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bin/47333: stat -L undocumented behavior
>Synopsis: stat -L undocumented behavior
>Arrival-Date: Sat Dec 15 15:25:01 +0000 2012
>Originator: Tobias Ulmer
"stat -L" claims to "Use stat(2) instead of lstat(2). The information reported
by stat will refer to the target of file, if file is a symbolic link, and not
to file itself."
This is fine, and could for example be used to detect broken symlinks. Except
it's not what it does. In case of a broken symlink it will fall back to
lstat(2) and return the symlink info.
The only way to figure this out would be to compare the output of stat (without
-L) or realize that symlinks can't show up with "stat -L" - and it must be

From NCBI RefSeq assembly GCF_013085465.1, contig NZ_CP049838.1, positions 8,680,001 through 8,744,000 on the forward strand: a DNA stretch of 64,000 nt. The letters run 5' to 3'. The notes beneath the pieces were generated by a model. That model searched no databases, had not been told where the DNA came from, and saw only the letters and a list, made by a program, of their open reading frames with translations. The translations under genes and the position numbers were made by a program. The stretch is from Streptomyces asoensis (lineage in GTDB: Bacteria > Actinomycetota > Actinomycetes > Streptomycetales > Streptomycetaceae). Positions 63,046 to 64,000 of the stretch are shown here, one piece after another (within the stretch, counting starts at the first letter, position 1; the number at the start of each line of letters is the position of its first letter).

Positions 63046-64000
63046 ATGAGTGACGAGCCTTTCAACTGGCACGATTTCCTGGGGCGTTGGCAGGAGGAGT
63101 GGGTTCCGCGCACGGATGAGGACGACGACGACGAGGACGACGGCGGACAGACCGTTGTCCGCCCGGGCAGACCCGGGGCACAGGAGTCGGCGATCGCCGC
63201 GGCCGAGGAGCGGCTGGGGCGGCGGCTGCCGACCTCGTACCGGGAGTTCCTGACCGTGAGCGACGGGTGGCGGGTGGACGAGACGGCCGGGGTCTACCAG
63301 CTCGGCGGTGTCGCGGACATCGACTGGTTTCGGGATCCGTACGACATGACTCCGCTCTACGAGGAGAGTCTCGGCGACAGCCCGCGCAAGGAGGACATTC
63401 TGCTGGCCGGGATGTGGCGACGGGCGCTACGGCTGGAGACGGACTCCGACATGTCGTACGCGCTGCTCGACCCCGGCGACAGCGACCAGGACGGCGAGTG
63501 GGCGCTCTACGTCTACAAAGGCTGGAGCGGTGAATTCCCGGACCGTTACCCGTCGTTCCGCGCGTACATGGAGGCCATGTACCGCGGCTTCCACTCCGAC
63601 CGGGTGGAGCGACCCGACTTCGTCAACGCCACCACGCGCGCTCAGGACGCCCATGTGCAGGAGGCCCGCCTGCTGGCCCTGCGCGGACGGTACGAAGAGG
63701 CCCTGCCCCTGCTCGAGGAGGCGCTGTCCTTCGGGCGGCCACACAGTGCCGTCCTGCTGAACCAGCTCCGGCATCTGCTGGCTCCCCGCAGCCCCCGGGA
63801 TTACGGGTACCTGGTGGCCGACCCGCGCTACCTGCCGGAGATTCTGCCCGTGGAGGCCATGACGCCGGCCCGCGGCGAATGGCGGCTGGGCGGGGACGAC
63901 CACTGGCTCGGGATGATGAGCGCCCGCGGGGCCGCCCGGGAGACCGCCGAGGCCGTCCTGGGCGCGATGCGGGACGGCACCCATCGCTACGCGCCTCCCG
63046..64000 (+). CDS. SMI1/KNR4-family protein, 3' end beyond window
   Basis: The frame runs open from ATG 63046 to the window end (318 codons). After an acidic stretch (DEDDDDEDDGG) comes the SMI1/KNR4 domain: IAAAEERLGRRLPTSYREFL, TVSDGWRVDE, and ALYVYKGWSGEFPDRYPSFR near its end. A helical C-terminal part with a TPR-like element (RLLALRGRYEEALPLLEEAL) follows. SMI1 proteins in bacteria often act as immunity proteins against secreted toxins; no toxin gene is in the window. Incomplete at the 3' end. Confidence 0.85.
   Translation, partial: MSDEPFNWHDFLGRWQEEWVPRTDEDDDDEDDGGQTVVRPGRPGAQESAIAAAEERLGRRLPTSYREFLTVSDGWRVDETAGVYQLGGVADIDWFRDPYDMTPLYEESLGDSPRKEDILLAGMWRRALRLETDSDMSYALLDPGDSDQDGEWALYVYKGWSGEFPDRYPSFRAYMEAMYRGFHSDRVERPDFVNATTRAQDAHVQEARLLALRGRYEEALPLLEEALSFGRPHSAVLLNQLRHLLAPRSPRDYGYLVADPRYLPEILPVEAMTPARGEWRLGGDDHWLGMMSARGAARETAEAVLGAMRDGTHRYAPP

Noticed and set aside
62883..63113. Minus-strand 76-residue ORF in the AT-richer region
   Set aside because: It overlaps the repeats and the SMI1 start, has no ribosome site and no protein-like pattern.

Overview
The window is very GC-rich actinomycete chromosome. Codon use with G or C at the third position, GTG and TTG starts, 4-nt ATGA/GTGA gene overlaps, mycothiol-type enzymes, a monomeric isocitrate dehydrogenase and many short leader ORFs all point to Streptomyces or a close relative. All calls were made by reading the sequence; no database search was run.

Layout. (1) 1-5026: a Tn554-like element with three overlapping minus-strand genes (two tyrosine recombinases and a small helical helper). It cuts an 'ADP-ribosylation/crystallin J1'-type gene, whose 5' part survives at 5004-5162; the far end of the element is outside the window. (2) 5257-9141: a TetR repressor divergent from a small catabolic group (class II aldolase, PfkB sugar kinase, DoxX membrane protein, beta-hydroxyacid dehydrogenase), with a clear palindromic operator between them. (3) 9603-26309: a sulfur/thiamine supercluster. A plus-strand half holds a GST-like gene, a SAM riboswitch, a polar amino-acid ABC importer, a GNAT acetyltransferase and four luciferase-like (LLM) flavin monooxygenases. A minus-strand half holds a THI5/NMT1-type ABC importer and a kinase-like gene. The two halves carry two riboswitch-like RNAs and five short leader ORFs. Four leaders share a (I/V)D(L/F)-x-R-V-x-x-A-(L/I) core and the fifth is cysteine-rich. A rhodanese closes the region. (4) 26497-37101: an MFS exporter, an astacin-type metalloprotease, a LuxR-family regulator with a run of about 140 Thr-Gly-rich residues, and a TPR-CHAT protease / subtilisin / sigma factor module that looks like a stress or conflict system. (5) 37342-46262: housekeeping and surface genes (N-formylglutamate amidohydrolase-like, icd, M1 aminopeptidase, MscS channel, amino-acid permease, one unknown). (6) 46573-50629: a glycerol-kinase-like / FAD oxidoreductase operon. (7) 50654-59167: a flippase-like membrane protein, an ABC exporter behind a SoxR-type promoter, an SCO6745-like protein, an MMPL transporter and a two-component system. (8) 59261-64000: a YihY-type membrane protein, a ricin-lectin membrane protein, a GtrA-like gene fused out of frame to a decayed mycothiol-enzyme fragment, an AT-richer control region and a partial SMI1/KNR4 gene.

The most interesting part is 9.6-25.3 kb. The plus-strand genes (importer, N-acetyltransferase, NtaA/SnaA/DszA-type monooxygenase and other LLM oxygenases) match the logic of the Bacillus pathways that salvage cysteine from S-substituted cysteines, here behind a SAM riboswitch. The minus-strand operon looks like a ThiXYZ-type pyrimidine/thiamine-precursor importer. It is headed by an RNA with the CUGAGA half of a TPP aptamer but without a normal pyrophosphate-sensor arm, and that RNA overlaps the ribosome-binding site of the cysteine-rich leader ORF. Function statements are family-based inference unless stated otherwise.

broken (which requires one to be well caffeinated!).
The change was introduced quite some time ago:
I argue that this should be reverted. Going by the very explicit documentation,
the code is in error. Aside from that, stat(1) seems to be a designed as a
simple scriptable wrapper around stat(2), not a higher-level tool like find(1)
with all sorts of smarts. It makes scripting harder, because you either don't
want to hear about symlinks at all, or you are interested in broken symlinks
and would like to do something based on that information.
So, what does everyone else do? GNU stat prints an error message (-L is one of
the few "standard" options). FreeBSD and OpenBSD use NetBSD's stat.
ln -s doesnotexist foo
stat -L foo
<stat should print errno and return != 0>
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